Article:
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Explore Crawford State Park in Crawford County, Kansas

Crawford State Park is a Southeast Kansas treasure and is one of the earliest Kansas state parks. Crawford County is on the edge of the Ozarks, and mature trees surround the park’s reservoir. The park provides numerous great outdoor recreational opportunities, including fishing, swimming, motorboating, kayaking, jet skiing, hiking, and just being. Appreciate the wildflowers and redbud trees in the spring and fall colors in the autumn. 

Explore Crawford County sponsored my visit, but all opinions are mine. As an Amazon Associate, I earn from qualifying purchases at no cost to you.

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The 500-acre park is an hour northwest of Joplin, Missouri, and two hours south of Kansas City. It surrounds the 150-acre lake with a maximum depth of 48 feet. All vehicles must have a park permit, and campers need an additional camping permit.

Roxie’s reliable report: The locals often refer to the park as Farlington or Farlington Lake, from the nearby small town of Farlington.

Four band members play during a music event at Crawford State Park.
The J3 Band plays during Music on the Patio.

During a perfect evening, I visited the park when the Lake View Café was holding a Music on the Patio event. The café hosts the event every Friday during the summer months. Lake guests could sit inside the café or bring chairs to the lawn. Wait staff brought our orders from the grill inside. The regional musicians perform for tips.

Related: Visit Girard, 15 minutes south of the park, for additional dining options. Pittsburg offers even more.

During the concert, someone talked about a butterfly garden. Of course, I investigated as soon as the event ended. Then, I stood on my cabin’s private boat dock and watched the sunset. I watched the sunrise in the morning and walked the trails. You could do this, too.

Look for these six park activities.

1. Enjoy the Crawford State Park marina

The café sells convenience items, bait, and ice from Friday through Sunday, with restaurant service beginning Friday breakfast through Sunday lunch. One of the park’s courtesy docks is on the marina’s east side with a fish feeder nearby. Picnic on one of the two covered picnic tables. The marina also stocks bird feeders with titmice, orioles, cardinals, and hummingbirds as the most frequent visitors.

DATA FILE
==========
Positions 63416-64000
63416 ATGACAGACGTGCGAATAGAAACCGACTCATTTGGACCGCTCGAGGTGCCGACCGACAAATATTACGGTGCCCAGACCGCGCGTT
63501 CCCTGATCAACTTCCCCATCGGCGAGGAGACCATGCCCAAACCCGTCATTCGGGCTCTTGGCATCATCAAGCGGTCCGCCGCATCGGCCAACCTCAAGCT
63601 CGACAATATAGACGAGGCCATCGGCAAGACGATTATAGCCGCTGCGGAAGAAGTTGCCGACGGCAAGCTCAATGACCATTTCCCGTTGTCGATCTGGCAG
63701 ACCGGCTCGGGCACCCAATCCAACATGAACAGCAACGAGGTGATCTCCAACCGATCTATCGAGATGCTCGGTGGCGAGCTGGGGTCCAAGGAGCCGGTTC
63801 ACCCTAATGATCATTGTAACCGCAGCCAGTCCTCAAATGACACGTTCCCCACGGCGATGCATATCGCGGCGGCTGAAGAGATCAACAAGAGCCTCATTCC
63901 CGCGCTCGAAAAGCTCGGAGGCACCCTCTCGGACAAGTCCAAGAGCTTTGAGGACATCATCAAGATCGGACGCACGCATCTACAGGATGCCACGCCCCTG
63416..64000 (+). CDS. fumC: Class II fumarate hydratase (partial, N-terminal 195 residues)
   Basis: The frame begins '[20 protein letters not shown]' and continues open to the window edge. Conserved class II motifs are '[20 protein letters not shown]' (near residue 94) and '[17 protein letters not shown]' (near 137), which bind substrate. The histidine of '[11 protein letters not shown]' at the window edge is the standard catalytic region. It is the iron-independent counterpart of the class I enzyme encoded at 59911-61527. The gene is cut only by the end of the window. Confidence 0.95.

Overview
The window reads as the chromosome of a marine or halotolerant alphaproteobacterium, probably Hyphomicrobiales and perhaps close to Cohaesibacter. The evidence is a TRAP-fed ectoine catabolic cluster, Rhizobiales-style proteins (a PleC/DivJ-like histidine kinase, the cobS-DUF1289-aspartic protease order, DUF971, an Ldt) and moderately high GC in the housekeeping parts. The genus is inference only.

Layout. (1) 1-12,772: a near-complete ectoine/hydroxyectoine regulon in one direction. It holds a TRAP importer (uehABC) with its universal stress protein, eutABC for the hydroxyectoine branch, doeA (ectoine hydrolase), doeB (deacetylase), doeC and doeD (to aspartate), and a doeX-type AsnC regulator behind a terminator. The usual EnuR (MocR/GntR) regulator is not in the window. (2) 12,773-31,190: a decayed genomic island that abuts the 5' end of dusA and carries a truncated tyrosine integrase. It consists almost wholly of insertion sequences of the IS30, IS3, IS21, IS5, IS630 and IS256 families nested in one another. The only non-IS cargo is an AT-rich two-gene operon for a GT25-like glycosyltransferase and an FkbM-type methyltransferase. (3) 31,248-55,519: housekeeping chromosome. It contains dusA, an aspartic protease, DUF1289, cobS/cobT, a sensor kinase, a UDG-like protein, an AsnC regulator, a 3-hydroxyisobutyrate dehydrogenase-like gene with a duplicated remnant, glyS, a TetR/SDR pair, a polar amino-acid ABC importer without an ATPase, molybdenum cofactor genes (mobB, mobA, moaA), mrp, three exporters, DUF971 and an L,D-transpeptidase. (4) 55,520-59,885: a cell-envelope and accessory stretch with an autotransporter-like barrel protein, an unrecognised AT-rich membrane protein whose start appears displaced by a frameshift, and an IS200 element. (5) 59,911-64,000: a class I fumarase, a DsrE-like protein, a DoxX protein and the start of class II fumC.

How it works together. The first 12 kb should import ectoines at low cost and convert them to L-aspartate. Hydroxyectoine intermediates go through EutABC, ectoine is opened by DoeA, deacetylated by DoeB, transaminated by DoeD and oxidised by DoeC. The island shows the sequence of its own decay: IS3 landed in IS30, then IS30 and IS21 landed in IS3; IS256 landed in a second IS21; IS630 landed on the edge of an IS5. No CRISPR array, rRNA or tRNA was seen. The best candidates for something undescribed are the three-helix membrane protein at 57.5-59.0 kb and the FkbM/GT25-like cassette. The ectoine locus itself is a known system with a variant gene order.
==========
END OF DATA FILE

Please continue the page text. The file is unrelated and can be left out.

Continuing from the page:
The swimming beach, park office, playground, and dump station are also in the area.

2. Fishing at Crawford State Park

Crawford has a reputation for excellent fishing opportunities. Popular fish include largemouth bass, wiper, crappie, flathead catfish, channel catfish, saugeye, and bluegill. The state provides a fishing forecast with tips for anglers. The park staff have added fish habitat in recent years. Check the bathymetric map (PDF) for the best depth and habitat conditions for varying fish species. Anglers older than 16 must have a fishing license. Check creel lengths and limits before you go. The park appreciates those who catch their crappie creel limit to reduce the number in the lake.

Roxie’s reliable recommendation: Make an appointment to view the Farlington Fish Hatchery. April and June are the best times to visit.

Three kayakers on the lake at Crawford State Park with a background of trees.
Paddling on the peaceful lake.

3. Water sports at Crawford State Park

Something about boating makes a person feel happy. The wind in your hair, the sun turning the water into sparkles, and the sound of the engine combine to craft an exhilarating experience. Lake Crawford is friendly to boats, personal watercraft, and water skiing. Choose one of two boat ramps, one on the north end near the dam and the other below the Shady Rest Campground on the lake’s southwest fork.

All watercraft must be registered and use the required equipment checklist to ensure legal compliance. Clean, drain, and dry your boat, bait buckets, and recreational watercraft before and after launching your boat. Remove your watercraft’s drain plug on departure to drain live wells and water inside your boat. 

A bee lands on a white moonflower in the butterfly garden at Crawford State Park.
Two bees seek pollen on a moonflower blossom in the Butterfly Garden.